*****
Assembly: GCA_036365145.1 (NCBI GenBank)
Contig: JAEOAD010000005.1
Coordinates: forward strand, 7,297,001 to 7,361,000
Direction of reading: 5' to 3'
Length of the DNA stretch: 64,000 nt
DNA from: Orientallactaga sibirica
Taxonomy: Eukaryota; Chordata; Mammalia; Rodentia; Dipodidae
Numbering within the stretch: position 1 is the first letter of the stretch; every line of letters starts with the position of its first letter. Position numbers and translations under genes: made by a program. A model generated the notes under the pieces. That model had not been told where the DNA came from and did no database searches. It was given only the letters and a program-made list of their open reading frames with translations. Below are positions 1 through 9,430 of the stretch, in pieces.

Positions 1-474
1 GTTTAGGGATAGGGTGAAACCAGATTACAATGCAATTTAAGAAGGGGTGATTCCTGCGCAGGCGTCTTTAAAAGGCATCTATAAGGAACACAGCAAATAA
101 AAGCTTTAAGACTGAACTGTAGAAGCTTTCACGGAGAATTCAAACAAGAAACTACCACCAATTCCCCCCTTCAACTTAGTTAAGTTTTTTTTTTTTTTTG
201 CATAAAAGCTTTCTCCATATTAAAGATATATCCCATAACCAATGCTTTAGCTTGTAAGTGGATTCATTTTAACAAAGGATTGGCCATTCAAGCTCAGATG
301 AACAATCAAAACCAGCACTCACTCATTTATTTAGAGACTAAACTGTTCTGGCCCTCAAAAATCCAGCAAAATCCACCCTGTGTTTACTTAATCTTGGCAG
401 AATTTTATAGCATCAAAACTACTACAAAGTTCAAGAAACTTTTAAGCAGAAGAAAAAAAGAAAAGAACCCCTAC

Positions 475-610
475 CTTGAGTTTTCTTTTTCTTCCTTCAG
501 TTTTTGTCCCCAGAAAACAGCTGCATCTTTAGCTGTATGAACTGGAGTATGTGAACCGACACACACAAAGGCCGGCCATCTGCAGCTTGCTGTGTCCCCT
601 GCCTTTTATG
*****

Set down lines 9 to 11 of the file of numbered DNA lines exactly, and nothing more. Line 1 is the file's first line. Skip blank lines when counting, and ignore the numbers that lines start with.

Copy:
Positions 1-474
1 GTTTAGGGATAGGGTGAAACCAGATTACAATGCAATTTAAGAAGGGGTGATTCCTGCGCAGGCGTCTTTAAAAGGCATCTATAAGGAACACAGCAAATAA
101 AAGCTTTAAGACTGAACTGTAGAAGCTTTCACGGAGAATTCAAACAAGAAACTACCACCAATTCCCCCCTTCAACTTAGTTAAGTTTTTTTTTTTTTTTG